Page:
His idea about throwing every punch with knockout intentions in a self-defense scenario isn't so crazy as you really do want to just get things over as quickly as you can in a street fight which typically doesn't last very long anyway. However, he didn't understand why guys in Boxing don't throw with maximum power on every shot with the idea being that if you're going to be trying to hit the other guy why not try to hit him as hard as possible? From a self-defense perspective where a street fight might not last very long that makes sense but it doesn't really work out that way in Boxing. If you’re landing at 50% that would be a massive connect percentage and that still means that you're missing 50% of your punches. Against someone decent the connect percentage could be as low as 20%. If you're out there throwing bombs with every punch, you'll gas out in a few rounds like young George Foreman. If they are at all competent you have to set the other guy up for the big shots.

      He then demonstrated what he called the “Machin Gun” which consisted of a three-punch combination of straight punches down the middle with the emphasis on speed and punching with full force on every strike. According to Troy in all of the years that he’s been teaching and of the many times that students have had to call on the “Machine Gun” in a self-defense situation, it has never failed to be successful. In almost every situation the opponent was incapacitated with the first strike. Occasionally they were out on their feet or on the way down and a second shot was applied to finish them off. The third punch in the Machine Gun sequence? It’s never been called upon as far as he was aware of.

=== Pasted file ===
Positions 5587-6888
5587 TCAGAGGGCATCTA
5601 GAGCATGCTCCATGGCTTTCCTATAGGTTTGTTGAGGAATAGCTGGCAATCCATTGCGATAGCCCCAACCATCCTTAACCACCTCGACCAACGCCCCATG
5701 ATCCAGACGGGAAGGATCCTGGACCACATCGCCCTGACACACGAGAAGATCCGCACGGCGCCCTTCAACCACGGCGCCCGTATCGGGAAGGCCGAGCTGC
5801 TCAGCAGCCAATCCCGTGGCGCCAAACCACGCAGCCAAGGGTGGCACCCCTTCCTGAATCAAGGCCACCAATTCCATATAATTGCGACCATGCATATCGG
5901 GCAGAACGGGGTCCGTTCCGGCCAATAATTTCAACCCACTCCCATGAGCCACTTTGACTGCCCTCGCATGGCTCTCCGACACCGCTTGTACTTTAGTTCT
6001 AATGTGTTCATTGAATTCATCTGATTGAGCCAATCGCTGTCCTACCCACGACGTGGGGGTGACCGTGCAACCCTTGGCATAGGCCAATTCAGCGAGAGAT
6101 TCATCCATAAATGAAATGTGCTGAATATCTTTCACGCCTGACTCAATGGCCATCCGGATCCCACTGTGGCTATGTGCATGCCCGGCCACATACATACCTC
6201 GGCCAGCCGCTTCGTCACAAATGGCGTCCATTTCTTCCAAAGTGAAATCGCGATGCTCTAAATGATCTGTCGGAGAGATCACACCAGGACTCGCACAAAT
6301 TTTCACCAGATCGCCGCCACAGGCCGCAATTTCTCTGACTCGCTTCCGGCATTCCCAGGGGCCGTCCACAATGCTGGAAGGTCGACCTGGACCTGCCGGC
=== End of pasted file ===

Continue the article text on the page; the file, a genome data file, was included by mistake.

At one point we hit some pads with the basic strikes and then as applied in the Machine Gun combination. Now I’ve seen Troy demo this before. Typically, he’ll have someone hit the pads conventionally (turning the punches over) and since he weighs well over 300lbs. none too surprisingly he doesn’t go too far. Then he’ll have them hit the pads as he teaches, with the vertical fist, and he practically gets bowled over demonstrating the far superior effectiveness of the RDT method of striking.

      Before class I commented to the guy that came with me that it would be interesting to see what Troy would do if someone willfully pulled their strikes when hitting the pad, the vertical fist RDT way. As it turns out he was working with Troy and while I certainly didn’t put him up to this, he later told me that he did in fact initially pull his strikes when hitting the pads, the RDT way and Troy still sold it pretty good anyway. Whether this was done intentionally or simply in anticipation that the strikes would be harder because he was expecting them to be, I couldn’t say. Only the guy actually holding the mitts could answer that one.